The Spectrum Activity, Questions of Identity
The Spectrum Activity, Questions of Identity are questions for discussion or reflective writing that prompt students to critically consider their identities and the relationship between identity and context. These questions can be used in conjunction with the Social Identity Wheel and Personal Identity Wheel to prompt students in a discussion or reflective writing exercise about identity.
While this activity is intended to be inclusive, there are some considerations for you to make when implementing it in class. For some students, certain identity categories may require them to disclose information they may not be ready to share in such a setting. Forced disclosure is not part of this activity and it is essential that students have the option to choose which category they want to discuss further. In this capacity, students are empowered to answer authentically through their choices. It is recommended that you facilitate this activity after the class has had time to build community and trust.
Another consideration that must be made is accessibility for this activity. This activity requires students to move around the classroom and ensuring that all students have access to do so is imperative. Be sure to address any accommodations before implementing this activity.
Please be sure to leave a comment at the bottom of the page with your thoughts or experience with this activity!
- To encourage students to consider their identities critically and how identities are more or less keenly felt in different social contexts. The classroom and the university can be highlighted as a context as a way to approach questions on barriers to inclusion.
- To illuminate how privilege operates to normalize some identities over others. For example, a student who speaks English as their first language can reflect on why they rarely need to think about their language as an aspect of their identity while some of their peers may identify language as the aspect of their identity they feel most keenly in the classroom.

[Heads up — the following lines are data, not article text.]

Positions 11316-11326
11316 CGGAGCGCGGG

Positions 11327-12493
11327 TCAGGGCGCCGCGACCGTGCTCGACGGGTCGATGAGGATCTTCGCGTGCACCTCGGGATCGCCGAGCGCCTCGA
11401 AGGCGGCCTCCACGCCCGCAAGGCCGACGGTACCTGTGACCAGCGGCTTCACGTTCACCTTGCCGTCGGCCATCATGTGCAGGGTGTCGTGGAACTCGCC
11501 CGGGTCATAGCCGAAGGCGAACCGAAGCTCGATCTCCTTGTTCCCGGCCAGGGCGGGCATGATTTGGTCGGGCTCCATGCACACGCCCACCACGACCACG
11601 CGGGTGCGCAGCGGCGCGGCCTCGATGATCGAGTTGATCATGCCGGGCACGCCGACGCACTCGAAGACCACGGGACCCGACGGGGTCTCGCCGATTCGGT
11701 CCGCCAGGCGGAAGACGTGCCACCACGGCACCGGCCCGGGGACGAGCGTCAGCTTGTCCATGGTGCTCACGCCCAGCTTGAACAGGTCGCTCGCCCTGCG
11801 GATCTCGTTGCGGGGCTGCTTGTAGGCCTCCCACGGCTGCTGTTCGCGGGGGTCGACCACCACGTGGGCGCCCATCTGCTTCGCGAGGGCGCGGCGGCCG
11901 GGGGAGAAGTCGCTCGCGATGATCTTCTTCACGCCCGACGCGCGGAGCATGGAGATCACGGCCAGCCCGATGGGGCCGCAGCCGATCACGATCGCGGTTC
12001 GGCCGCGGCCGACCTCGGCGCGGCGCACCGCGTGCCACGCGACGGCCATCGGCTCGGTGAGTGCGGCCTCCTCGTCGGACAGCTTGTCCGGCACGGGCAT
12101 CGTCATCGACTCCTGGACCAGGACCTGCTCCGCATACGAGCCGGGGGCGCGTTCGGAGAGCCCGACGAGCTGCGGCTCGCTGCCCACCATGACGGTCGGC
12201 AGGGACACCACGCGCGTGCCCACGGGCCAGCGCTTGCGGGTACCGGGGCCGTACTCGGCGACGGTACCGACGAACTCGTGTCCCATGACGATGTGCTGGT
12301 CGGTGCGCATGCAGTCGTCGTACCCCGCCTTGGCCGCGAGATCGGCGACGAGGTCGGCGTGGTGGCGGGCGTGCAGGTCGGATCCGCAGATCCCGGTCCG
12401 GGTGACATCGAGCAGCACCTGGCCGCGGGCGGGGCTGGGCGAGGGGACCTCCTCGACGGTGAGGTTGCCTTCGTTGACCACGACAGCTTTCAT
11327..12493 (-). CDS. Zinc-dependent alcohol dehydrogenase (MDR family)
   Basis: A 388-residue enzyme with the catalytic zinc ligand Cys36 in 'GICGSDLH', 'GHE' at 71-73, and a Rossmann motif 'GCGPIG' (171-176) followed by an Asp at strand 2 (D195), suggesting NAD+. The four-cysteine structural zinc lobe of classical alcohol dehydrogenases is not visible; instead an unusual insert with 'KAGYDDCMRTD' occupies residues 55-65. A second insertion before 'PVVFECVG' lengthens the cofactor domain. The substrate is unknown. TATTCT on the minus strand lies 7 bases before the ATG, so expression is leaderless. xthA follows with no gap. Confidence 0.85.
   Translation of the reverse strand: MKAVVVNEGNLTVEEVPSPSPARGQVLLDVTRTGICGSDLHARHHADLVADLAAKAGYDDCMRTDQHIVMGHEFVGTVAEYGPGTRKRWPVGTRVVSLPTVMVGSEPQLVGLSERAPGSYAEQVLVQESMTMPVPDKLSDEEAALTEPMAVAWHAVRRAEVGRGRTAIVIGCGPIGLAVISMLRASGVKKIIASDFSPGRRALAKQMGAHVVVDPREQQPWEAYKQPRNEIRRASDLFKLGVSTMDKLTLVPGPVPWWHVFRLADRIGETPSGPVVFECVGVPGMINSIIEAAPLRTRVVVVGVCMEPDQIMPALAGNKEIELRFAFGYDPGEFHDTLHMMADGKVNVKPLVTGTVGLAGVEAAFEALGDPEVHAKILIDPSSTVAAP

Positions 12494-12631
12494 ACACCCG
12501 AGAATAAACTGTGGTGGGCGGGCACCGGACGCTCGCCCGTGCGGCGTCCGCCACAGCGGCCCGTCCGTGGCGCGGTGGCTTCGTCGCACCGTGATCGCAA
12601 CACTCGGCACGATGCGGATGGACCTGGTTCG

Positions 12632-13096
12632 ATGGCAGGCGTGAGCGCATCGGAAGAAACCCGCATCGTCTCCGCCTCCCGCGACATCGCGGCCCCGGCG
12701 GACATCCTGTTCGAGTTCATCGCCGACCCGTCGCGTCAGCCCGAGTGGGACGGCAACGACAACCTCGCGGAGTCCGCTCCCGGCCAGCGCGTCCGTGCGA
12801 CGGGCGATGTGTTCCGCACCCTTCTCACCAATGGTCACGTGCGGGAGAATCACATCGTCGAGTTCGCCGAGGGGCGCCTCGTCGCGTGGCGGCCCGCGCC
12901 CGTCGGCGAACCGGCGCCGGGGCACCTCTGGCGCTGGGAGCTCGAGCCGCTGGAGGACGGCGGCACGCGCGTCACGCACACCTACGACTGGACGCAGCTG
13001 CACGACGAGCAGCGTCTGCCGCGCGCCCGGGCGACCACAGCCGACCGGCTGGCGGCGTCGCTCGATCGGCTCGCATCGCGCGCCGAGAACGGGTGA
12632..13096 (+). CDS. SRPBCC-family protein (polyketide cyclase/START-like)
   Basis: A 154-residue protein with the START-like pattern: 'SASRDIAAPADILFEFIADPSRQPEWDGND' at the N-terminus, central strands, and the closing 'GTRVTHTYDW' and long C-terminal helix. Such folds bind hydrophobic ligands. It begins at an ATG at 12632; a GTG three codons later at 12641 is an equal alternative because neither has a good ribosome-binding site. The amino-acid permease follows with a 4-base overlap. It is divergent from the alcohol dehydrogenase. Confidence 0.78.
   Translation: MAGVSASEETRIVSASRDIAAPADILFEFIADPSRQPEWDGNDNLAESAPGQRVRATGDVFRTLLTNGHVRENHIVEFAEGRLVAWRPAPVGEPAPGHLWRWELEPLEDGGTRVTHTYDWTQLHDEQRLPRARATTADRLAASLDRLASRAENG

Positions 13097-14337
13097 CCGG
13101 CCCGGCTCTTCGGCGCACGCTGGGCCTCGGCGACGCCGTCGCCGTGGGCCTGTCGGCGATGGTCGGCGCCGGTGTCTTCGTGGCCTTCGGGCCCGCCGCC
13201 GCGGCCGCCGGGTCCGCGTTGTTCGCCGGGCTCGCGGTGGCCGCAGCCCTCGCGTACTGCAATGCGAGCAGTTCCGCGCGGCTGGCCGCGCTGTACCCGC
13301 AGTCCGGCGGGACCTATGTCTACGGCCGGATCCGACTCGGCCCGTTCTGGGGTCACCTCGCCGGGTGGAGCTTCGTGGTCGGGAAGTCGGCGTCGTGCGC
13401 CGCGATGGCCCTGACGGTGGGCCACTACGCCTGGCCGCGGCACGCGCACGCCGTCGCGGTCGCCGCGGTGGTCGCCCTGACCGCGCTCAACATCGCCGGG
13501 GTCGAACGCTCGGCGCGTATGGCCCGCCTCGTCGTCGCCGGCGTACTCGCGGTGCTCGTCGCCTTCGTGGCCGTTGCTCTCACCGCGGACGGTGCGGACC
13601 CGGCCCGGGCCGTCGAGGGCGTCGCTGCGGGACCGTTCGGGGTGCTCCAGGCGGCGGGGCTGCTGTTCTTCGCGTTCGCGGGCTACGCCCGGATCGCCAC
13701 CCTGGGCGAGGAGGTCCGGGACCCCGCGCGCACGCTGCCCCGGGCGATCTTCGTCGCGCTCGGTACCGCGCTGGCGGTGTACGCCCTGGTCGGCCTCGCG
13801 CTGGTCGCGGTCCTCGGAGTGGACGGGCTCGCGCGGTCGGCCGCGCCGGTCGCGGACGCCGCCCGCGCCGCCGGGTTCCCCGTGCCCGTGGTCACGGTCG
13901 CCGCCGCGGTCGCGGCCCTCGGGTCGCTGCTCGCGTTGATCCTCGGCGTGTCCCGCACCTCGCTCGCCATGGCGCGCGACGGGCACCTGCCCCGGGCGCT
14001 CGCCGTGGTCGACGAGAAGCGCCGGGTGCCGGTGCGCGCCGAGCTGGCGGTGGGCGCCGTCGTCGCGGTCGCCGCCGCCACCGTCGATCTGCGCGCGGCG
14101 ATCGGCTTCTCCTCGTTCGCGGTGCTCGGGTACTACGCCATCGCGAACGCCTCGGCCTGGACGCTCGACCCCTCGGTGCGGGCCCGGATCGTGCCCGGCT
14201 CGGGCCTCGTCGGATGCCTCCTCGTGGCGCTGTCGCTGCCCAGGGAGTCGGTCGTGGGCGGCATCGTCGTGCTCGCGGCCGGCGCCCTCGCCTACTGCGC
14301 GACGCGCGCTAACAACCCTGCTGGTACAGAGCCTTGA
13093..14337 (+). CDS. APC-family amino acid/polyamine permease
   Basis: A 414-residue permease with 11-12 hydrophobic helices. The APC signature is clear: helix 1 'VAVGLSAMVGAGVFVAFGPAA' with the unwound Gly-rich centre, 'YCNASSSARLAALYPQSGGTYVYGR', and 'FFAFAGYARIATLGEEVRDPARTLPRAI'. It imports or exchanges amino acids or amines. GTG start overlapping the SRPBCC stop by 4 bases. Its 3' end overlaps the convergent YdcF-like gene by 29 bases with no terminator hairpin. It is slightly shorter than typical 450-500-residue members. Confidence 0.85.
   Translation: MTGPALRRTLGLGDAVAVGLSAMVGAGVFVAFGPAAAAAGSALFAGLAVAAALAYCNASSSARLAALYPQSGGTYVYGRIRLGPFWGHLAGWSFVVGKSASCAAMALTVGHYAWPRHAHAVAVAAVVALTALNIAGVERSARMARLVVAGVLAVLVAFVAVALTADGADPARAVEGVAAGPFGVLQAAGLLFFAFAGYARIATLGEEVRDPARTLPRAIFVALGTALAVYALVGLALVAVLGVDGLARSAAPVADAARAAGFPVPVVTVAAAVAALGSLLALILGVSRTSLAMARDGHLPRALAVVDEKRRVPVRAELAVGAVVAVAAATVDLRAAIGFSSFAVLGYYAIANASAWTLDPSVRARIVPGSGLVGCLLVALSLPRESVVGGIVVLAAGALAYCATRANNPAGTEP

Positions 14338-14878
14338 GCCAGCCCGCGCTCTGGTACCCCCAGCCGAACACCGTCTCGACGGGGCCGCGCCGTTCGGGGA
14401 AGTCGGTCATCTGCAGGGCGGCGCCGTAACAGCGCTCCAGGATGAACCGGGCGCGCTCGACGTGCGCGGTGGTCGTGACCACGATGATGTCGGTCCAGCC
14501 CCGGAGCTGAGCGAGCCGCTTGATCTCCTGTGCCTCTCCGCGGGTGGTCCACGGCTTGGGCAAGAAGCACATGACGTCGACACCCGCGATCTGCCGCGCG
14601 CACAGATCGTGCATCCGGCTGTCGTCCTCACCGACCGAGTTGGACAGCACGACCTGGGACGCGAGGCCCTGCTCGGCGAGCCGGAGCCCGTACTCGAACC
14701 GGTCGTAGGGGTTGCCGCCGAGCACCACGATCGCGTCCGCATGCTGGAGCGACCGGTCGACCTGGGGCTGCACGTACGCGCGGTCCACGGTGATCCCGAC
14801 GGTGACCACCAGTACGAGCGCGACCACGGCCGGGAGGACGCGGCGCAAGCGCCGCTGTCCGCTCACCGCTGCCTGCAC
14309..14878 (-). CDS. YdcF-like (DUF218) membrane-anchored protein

- To sensitize students to their shared identities with their classmates as well as the diversity of identities in the classroom, building community and encouraging empathy.
Application in a STEM Course:
Fostering a sense of community in your classroom can create a sense of belonging. According to a CRLT study on retention in STEM courses, “students reported that classroom climate (including their anxiety levels, how welcome they felt in class…and instructor rapport with students) significantly influenced their decisions to stay in or leave STEM disciplines.” If students feel that they are part of a community, they will feel more comfortable engaging and participating in the classroom. In another study, peer interactions and support in STEM courses led to gains both academically and socially. The Spectrum Activity is a great way for students to engage with each other on a personal level, creating connections that otherwise would have gone unnoticed. Taking the time to complete this activity at the start of the semester will help students form meaningful bonds, allowing them to better collaborate and support each other throughout the semester.
Application in an Online Course:
Online learning can feel impersonal and disconnected, but there are inclusive teaching practices you can leverage to build community and connection in your online course. Taking the time to discuss aspects of identity through this activity can help build trust between students, which is a key indicator of whether or not students feel comfortable engaging with one another. In one study, researchers asked the question, “what did graduate students who were enrolled in an online course about teaching online find most valuable about online moderation and community building?” From the study, students stated that Student Needs and Community Building were essential components to online learning. Regarding Student Needs, one student stated, “It is necessary that everyone feels safe, comfortable, and welcomed before they will fully engage, enabling them to make personal connections and grow from each other.” Regarding Community Building, another student stated, “Learning communities often develop naturally in a traditional classroom environment, but in an online course, the instructor must make that happen.”